The card is part of the T206 series, produced between 1909 and 1911 and only around 60 Wagner cards. The T206 Honus Wagner, was made by the American Tobacco Company in 1909. Part of the mythology surrounding this legendary collectible is that Honus Wagner himself didn't want his image to be used to sell tobacco and stopped production of his card.
The nuns came into possession of the card because the brother of a nun who died in 1999 left all his possessions to the order when he died earlier this year. The man's lawyer told the nuns that he had a Honus Wagner card in a safe-deposit box. Inside the box they found the card along with a note that said: "Although damaged, the value of this baseball card should increase exponentially throughout the 21st century!" The man had owned the card since 1936.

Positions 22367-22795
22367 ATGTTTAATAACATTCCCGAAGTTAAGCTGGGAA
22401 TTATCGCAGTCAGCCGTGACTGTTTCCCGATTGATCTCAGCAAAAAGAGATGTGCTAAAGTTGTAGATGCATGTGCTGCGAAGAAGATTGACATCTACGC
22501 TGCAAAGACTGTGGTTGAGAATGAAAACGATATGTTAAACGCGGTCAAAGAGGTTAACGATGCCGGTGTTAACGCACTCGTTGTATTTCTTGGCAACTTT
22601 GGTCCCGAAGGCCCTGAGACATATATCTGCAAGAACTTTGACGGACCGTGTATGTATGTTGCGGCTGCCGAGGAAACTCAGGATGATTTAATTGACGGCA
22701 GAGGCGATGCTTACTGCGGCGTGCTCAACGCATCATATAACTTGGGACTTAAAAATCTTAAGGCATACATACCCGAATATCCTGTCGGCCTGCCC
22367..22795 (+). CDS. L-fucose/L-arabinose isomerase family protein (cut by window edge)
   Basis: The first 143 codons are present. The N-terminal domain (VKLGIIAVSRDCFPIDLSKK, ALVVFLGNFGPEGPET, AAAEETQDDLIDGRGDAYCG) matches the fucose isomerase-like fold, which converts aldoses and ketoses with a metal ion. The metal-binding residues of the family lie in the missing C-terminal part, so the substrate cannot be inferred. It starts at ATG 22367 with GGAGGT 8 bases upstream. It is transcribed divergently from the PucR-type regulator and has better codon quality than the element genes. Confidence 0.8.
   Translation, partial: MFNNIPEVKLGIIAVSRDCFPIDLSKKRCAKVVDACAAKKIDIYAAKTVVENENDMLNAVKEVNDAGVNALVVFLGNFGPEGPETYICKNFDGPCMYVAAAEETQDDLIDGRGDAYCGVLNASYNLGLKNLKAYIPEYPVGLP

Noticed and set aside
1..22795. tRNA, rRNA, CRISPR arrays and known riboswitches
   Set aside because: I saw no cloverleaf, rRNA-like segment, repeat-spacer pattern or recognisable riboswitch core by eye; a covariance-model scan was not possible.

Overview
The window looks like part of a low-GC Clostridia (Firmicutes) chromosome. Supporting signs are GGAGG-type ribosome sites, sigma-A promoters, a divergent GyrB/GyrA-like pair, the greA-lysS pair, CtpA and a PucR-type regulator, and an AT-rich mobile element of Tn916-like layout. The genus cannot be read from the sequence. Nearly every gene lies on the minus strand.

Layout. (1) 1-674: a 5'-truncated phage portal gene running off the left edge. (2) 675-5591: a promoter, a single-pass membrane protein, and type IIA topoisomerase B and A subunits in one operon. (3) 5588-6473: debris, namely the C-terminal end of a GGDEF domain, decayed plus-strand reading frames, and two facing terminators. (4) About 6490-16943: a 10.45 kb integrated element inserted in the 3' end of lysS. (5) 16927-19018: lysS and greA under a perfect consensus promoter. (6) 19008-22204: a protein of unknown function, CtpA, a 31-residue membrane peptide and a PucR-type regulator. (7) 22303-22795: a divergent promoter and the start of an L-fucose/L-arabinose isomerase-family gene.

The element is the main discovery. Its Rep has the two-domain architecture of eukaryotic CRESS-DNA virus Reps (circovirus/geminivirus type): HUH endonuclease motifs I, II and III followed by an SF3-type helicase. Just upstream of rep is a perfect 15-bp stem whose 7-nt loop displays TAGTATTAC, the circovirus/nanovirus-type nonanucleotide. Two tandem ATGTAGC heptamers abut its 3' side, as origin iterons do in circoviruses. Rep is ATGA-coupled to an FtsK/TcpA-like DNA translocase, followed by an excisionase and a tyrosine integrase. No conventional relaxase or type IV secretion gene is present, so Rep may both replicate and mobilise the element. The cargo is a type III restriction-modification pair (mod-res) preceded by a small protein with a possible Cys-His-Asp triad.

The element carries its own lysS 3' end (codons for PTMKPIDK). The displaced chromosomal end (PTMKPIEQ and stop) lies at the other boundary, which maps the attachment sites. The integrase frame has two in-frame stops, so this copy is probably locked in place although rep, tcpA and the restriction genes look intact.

The card has a large crease in the upper right-hand corner, and three of the white borders have been cut off. The card was also laminated. But even in this condition the card will be very attractive to sports memorabilia collectors. Wagner played for 21 seasons, 18 of them with the Pittsburgh Pirates and was one of the five original inductees into baseball's Hall of Fame.
As the stories of the nuns and their find have circulated around the internet over the last few days, the bids on the auction have steadily climbed. As of Wednesday afternoon, bidding at Heritage Auction Galleries was up to $160,000. The card is up for auction on November 4 and it is looking like it may sell for above the estimate.